Loneliness, it seems, can be a wonderful thing at times.  In terms of finance it can be the best of things.

It is the state in which I find myself now - alone (or far enough between the few on my side that I might as well be) in my bearish calls on the precious metals.

I know that changing a gold bug's mind is about as likely as Mr. Obama having a personal free-market Renaissance, but I still feel it is my duty to try - the only wish I have at this point of the game is to save folks from making the mistake of trading something that is going to go UP in value for something that is going to go DOWN in valueThis is not the type of decision that makes the least bit of prudential sense, and yet, the number of those making it grows greater and greater daily.

But don't just take my word for it:

Gold Open Interest is far above the previous all-time high in March 2008.  the additional 50,000 open contracts is 500,000 ounces of gold, or  $525,000,000.00 of additional exposure to the gold market.  This is of course not including gold stocks, which have extremely low short ratios (the amount of shares short versus total shares available to trade).

A few examples, you say?  I though you'd never ask!

Barrick Gold - ABX - Despite having such crummy management of their hedge book (the $3.6 Billion in diluted new-share issues is most certainly not enough to cover the hedge book at this gold price), the short interest is at only 1.3%!  Meanwhile, 66,000 Call options contracts this month versus 31,000 Put Options should tell you the story - while the overall market is at 120% calls compared to puts, the most mismanaged major gold producer is at 213% calls to puts.  Sentiment is at major extremes toward all things shiny.

Anglogold - AU - Options for November expiry are at 10,000 Calls vs. 6,000 Puts - a 166% rate.  Over 35% higher than the market average.  Anglogold is trading at almost 5 times its book value, after having negative operating cashflow in the last quarter, and has only 1% short interest.  Again, extremely overdrawn sentiment driven entirely by hope for a massive continued run-up in gold's recent superman-esque run.

Current price inclinations on gold are the result of speculation only and are not fueled by real market fundamentals - credit levels have contracted in the US relative to the levels at the previous high in gold set in March 2008, debunking the Hyperinflationists philosophy.  The US dollar is not nearly at its low point of March 08, whereas gold is at a higher high almost inverse to the comparative difference in the USD from its previous Index price.  See here:

A major non-confirmation in what so many people see as the unflinching connection - that as the USD drops in value, gold goes up - shows us that the last legs of this rally have been driven by sentiment only and have no reflection of real fundamental aspects.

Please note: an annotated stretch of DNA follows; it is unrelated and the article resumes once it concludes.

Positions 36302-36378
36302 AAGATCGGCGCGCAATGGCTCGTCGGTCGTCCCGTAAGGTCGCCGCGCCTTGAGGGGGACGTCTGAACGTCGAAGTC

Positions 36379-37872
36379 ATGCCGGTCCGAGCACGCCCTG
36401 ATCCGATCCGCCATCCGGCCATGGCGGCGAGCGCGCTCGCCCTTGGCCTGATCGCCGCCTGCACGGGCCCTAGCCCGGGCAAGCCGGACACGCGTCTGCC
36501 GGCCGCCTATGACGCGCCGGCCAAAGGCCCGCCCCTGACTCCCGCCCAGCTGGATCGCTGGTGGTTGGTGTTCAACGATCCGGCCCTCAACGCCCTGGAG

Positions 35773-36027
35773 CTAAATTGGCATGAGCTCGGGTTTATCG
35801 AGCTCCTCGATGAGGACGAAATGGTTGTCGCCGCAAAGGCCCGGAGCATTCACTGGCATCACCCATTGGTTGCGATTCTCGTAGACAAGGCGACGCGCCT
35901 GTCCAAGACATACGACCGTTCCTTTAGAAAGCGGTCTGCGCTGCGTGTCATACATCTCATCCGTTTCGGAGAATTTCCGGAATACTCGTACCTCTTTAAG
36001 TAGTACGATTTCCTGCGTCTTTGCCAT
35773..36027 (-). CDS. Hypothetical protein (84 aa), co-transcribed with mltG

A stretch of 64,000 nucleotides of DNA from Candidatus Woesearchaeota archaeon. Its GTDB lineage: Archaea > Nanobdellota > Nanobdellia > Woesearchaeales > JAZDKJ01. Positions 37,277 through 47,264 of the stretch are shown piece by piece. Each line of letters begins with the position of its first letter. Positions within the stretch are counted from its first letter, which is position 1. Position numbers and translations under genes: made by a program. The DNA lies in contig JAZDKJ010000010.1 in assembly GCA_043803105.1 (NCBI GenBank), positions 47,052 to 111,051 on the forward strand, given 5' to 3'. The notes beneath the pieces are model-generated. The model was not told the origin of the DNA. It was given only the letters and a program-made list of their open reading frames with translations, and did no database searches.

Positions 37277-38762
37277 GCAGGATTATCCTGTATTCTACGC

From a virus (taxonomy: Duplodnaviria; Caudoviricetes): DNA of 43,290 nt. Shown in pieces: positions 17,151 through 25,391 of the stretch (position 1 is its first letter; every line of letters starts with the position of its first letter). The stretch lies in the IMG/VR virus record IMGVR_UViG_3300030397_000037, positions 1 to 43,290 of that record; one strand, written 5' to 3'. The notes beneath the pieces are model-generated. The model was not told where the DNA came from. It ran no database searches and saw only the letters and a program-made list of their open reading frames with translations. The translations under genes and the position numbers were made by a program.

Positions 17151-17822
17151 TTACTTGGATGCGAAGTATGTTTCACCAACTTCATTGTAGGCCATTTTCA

The "flee dollars" panic is so strong, and the "gold to $5,000" crowd getting so big, that any day now we could witness a drastic and sharp reversal that could wipe out these new record prices in gold in one or two trading days.

In the end, most glitter-loyal gold bugs, I recommend selling those mining stocks and closing out any open futures contracts on the shiny metals you might be exposed to.  Gold is about to get a heck of a lot cheaper.

For this, you should be celebrating.  Since your loyalty is undying no matter the economic environment, the opportunity to buy so much more precious metals with those worthless FRN's (Federal Reserve Notes, for those non goldbug-ese speaking readers) should be an occasion for joy and laughter.  Throw pride and unfounded claims to the wind for a moment and seize what may well become the last good buying opportunity for gold and silver as the final corrective wave of this depression takes them down to levels we can really call "cheap".

Our recommendations have not changed, meanwhile, for the broader markets - consider this lengthened (and fast waning) rally in the broad markets as a generous gift from Mr. Market.  You have the opportunity to cash out 50% richer than you were last March, and avoid the massive losses that those who are chasing "break even" are soon to incur.  Hold cash or the safest short-term equivalents and be ready to pounce on a highly depressed and pessimistic market in virtually every asset class under the sun. 

For the more aggressive investor and trader, now is the time to set up fantastic short opportunities in the broad market and the weakest/most overvalued companies. 

As always, be careful out there and watch yourself!


Full Disclosure:  While I own precious metals from years of accumulation, and generally favor silver much more than gold, I have not purchased any physical metals for almost 12 months, and do not plan to until a major correction in dollar terms (est. <$8/oz for silver) has occurred.  I own LEAPS on almost all of the major US banks, several commercial real estate companies, and Barrick Gold.  I also have transferred over 50% of my portfolio in cash form into short-term US treasury bills.

Remember, is the opinions and trading activity of the author only.  Any investment decisions you make are your sole responsibility.